BY THE BAY: Finding nesting sites can be a challenge for birds

With natural landscapes disappearing from the Lower Mainland, finding a good nesting site can be challenging.

Last month, a crow was pulling at a tangle of plastic bags in my carefully stuffed recycling bin.

When I went to tidy up, the crow cawed loudly, annoyed to be disturbed from its important work of finding nest material.

Bird-nesting season had begun and, for many of our neighbourhood species, it was time to find space in our crowded world to lay eggs and bring up young ones.

With natural landscapes disappearing from the Lower Mainland, finding a good nesting site can be challenging. Unlike many woodpeckers, the northern flicker will reuse holes from previous seasons, but this year our local flicker disdained last year’s nest in a decaying snag and hammered a significant hole in our neighbour’s siding.

Barn swallows are also drawn to buildings and their mud nests are often built under house eaves, a habit that some people dislike.

If you have nesting swallows, please try to tolerate them. Swallow populations, like those of many insect-eating birds, are in steep decline, and they are now on the endangered species list.

Delta still has a fairly healthy local population around the farmland, where local landowners allow them to use barns and sheds.

Not only swallows benefit from farms. Only a few barn owls live in Canada, and Delta’s farms provide excellent nest sites and hunting habitat for them in fields and hedgerows.

Some birds build nests in trees and bushes, in holes or among the branches.

Many suburban gardens lack the density of vegetation necessary to support nesting birds, so homeowners miss out on the beautiful song of the American robin on spring mornings.

Thrushes, finches, dark-eyed juncos and black-headed grosbeaks need thick foliage and tangled shrubberies to provide suitable nesting sites, hidden from cats, raccoons and hawks.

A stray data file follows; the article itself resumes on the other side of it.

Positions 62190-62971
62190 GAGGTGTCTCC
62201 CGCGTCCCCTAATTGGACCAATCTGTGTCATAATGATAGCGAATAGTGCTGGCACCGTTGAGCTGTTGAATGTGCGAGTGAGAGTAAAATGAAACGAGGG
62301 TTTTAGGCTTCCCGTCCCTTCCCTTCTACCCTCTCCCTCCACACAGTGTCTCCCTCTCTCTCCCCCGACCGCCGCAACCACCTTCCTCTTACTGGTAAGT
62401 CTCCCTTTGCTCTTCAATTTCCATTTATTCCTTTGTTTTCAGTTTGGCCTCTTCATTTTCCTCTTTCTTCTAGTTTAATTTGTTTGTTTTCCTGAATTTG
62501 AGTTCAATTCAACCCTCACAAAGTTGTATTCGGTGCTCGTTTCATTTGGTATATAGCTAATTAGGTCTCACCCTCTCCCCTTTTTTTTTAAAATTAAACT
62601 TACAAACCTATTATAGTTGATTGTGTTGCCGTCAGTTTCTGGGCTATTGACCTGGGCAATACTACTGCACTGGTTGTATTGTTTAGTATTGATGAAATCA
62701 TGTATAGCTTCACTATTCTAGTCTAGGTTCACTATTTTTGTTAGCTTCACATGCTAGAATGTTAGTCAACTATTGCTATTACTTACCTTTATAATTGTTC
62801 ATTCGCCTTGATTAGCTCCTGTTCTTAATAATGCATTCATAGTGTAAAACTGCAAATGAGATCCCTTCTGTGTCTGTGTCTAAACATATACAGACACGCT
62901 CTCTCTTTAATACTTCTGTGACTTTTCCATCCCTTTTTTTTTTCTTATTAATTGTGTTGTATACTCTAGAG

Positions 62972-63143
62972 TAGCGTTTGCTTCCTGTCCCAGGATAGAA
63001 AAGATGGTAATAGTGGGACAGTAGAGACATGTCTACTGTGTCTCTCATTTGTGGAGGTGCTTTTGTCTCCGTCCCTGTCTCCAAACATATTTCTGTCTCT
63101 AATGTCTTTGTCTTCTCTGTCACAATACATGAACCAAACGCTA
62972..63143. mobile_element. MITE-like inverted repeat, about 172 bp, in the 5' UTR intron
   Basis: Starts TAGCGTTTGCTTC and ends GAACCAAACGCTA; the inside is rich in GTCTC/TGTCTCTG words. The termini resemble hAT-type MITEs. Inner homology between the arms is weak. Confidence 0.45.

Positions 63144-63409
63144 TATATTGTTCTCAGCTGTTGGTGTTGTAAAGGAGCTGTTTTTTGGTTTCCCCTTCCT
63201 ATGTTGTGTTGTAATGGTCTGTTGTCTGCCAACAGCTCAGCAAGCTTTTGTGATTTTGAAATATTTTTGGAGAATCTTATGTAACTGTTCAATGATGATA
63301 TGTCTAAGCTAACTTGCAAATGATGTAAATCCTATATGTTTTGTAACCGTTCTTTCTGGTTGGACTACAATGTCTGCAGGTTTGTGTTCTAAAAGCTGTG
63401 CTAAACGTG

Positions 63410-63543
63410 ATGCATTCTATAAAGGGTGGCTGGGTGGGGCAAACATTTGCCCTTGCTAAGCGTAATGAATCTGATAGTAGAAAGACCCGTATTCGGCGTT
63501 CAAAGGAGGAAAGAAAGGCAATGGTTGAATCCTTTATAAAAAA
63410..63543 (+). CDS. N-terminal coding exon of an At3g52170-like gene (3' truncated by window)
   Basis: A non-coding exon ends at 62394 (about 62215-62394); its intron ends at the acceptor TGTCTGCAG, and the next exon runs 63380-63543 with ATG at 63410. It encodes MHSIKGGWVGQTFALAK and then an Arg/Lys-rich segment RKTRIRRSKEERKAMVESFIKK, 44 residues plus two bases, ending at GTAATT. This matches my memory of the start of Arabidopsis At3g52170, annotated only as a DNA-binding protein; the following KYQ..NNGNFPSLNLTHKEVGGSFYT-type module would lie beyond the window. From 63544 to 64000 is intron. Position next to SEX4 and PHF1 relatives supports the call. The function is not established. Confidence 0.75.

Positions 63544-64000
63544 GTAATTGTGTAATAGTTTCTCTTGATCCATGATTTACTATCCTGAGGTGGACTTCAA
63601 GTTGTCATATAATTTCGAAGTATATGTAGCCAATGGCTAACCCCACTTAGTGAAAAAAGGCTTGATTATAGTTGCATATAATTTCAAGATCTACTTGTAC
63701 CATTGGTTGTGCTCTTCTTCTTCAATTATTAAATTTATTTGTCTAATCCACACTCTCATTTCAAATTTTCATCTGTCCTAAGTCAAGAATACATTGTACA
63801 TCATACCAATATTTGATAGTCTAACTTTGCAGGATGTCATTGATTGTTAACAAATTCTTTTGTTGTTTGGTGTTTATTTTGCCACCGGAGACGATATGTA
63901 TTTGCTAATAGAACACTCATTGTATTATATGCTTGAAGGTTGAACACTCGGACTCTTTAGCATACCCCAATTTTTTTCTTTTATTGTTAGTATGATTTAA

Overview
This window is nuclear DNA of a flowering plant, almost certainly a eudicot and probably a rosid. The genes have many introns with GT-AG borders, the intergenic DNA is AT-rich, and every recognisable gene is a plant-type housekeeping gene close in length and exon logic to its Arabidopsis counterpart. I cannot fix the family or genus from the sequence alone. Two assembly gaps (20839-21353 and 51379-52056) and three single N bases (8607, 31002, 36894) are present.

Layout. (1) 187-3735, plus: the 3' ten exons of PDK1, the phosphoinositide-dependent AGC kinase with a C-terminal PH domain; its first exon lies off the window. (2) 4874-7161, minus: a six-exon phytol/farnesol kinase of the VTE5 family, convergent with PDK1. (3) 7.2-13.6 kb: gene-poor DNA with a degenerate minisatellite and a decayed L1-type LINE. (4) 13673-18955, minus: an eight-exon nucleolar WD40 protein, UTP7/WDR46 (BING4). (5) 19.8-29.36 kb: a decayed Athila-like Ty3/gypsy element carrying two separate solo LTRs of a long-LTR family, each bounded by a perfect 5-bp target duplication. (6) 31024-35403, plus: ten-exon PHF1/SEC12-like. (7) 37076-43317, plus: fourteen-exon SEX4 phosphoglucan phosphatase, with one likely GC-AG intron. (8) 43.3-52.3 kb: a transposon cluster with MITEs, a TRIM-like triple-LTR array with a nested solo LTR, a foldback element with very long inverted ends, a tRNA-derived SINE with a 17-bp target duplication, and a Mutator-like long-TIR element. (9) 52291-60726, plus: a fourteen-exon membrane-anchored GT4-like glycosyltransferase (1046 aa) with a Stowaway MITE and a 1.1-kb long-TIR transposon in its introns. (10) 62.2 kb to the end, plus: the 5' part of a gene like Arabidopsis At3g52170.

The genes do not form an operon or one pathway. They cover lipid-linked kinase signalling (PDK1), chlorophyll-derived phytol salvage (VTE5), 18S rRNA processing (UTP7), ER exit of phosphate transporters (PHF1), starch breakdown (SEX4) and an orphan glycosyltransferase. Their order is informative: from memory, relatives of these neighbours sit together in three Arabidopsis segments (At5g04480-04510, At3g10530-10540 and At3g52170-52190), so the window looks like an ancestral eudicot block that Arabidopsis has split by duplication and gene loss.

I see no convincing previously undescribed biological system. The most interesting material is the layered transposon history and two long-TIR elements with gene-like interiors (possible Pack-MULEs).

Bushtits that build woven, hanging nests need a steady supply of aphids to feed their young, so like hummingbirds are attracted to flower gardens. Natural gardens are more likely to have birds. Chickadees often take to nest boxes and have large broods, so it is easy to provide a home for these little birds.

Other birds nest right on the ground, such as the northern harrier, killdeer, and savannah sparrow, three species characteristic of the Boundary Bay marshes.

Here they face the hazard of other animals stealing their eggs or eating their young. Please keep dogs on a leash when walking the dyke, to avoid disturbing nesting birds.

Anne Murray,  the author of two nature books available in local book stores, writes monthly in the Peace Arch News – www.natureguidesbc.com

 

Just Posted

Ocean Athletics takes aim at Project Play contest in quest for track resurfacing

South Surrey Athletic Park track ‘eight years behind it’s best-before date’ says club

White Rock and South Surrey voices weigh in Trudeau ‘brownface’ and ‘blackface’

People are going to have to make an “individual choice” on how to react, says columnist

South Surrey elementary school to celebrate 70 years

Ray Shepherd Elementary to host anniversary event

Scholarships set up in memory of Surrey grandpa killed in traffic crash

Pritam Singh Benning, 83, died after a car crashed into him at a Newton bus stop on Sept. 9, 2009

VIDEO: B.C.’s famous cat Grandpa Mason has died

The story of the feral cat that started fostering kittens touched people around the world

‘Not acceptable’: Ad linking Liberal candidate to B.C. police force removed

Jati Sidhu said advertisement only appeared for 30 minutes and was created by Montreal company

Trudeau seeks meeting with Singh to apologize for blackface, brownface photos

‘I will be apologizing to him personally as a racialized Canadian,’ Trudeau said Friday

Charges stayed against Alberta RCMP officer in alleged off-duty Whistler assault

Const. Vernon Hagen instead completed an alternative measures program

Indian teachers that inspired Super 30 movie talk about hope

Movie is based on international best-selling book by B.C. doctor

Abbotsford erases skate park graffiti mural honouring student killed in car crash

Many in community angry at city’s move after saying art wouldn’t be immediately removed

VIDEO: Fire destroys Williams Lake strip club targeted by past arson attempts

Diamonds and Dust Entertainment Lounge destroyed by fire, crews on scene

Second bat found at Greater Victoria elementary school tests positive for rabies

Island Health confirms second rabies case, this time in Saanich

B.C. man guilty of first-degree murder in Yukon killing

Edward James Penner, 22, was given the mandatory life sentence for the 2017 slaying of 25-year-old Adam Cormack

Most Read

l -->